Observe that the FORTH-like stack is allocated on the stack (your machine’s, that is), and its height is determined by the *HEIGHT* parameter given in the second command line argument. The width of the *FZ* integers comprising the elements of this stack, is in turn given by *WIDTH*, the first command line argument.

Now for some elementary stack-manipulation routines:

-- Clear the stack and set SP to bottom. procedure Zap is begin -- Clear the stack for i in Stack'Range loop FZ_Clear(Stack(i)); end loop; -- Set SP to bottom SP := Stack_Positions'First; -- Clear Overflow flag Flag := 0; end Zap; -- Report a fatal error condition at the current symbol procedure E(S : in String) is begin Eggog("Pos:" & Natural'Image(Pos) & ": " & S); end E; -- Move SP up procedure Push is begin if SP = Stack_Positions'Last then E("Stack Overflow!"); else SP := SP + 1; end if; end Push; -- Discard the top of the stack procedure Drop is begin FZ_Clear(Stack(SP)); SP := SP - 1; end Drop; -- Check if stack has the necessary N items procedure Want(N : in Positive) is begin if SP < N then E("Stack Underflow!"); end if; end Want;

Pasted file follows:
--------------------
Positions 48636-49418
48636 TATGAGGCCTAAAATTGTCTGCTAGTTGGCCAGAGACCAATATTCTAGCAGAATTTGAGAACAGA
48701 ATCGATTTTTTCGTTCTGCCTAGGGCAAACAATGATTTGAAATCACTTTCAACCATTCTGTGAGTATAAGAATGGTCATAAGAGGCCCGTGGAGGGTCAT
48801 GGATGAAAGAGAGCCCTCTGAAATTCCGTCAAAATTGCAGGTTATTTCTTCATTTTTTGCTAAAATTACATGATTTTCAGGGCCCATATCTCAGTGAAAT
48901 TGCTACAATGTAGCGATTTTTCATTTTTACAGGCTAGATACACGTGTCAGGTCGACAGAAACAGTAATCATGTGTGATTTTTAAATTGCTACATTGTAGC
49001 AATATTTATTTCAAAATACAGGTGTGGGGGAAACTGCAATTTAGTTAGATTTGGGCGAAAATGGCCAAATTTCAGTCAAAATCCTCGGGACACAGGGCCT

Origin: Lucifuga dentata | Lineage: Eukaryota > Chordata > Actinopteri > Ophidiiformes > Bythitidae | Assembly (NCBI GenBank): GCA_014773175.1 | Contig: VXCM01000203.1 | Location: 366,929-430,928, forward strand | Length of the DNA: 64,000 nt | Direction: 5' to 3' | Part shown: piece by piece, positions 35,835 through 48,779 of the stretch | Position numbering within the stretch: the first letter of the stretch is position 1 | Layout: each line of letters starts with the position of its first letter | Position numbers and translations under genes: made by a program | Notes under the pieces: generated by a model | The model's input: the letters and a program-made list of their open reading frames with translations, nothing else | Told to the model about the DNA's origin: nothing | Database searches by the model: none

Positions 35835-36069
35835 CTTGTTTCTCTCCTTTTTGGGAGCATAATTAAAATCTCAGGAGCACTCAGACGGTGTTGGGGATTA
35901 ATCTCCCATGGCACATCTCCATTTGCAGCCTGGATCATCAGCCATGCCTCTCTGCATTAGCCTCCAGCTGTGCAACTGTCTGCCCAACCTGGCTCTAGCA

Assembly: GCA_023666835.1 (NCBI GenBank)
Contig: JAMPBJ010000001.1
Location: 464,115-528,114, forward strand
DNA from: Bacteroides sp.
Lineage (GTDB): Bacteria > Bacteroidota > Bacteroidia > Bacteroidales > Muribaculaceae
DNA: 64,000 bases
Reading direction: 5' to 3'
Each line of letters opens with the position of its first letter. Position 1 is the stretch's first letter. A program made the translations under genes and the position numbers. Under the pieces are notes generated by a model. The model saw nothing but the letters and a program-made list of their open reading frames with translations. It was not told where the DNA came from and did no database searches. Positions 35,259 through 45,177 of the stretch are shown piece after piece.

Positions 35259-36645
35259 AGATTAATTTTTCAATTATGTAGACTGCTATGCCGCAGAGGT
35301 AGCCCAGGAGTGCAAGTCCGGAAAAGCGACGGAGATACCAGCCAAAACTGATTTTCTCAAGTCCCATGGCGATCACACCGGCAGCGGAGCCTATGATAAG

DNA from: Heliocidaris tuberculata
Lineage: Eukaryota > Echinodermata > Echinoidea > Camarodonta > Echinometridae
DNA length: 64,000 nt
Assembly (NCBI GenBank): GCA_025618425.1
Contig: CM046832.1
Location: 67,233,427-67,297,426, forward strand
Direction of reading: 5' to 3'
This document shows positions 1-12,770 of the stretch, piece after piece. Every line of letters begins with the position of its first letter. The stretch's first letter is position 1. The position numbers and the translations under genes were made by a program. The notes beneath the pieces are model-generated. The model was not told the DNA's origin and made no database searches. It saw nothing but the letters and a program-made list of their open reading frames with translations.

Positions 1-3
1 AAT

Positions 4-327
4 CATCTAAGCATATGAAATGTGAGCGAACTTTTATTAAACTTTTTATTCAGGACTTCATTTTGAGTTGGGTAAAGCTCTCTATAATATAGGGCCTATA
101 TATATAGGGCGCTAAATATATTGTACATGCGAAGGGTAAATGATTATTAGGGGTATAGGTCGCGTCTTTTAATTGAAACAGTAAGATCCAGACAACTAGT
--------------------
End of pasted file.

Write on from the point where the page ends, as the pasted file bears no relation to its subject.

Here we make use of the FZ_ShiftLeft operation we implemented in Chapter 3:

-- Slide a new hex digit into the FZ on top of stack procedure Ins_Hex_Digit(N : in out FZ; D : in Nibble) is Overflow : Word := 0; begin -- Make room in this FZ for one additional hex digit FZ_ShiftLeft_O(N => N, ShiftedN => N, Count => 4, Overflow => Overflow); -- Constants which exceed the Width are forbidden: if W_NZeroP(Overflow) = 1 then E("Constant Exceeds Bitness!"); end if; -- Set the new digit FZ_Or_W(N, D); end;

And now for the "opcodes" comprising our stack machine: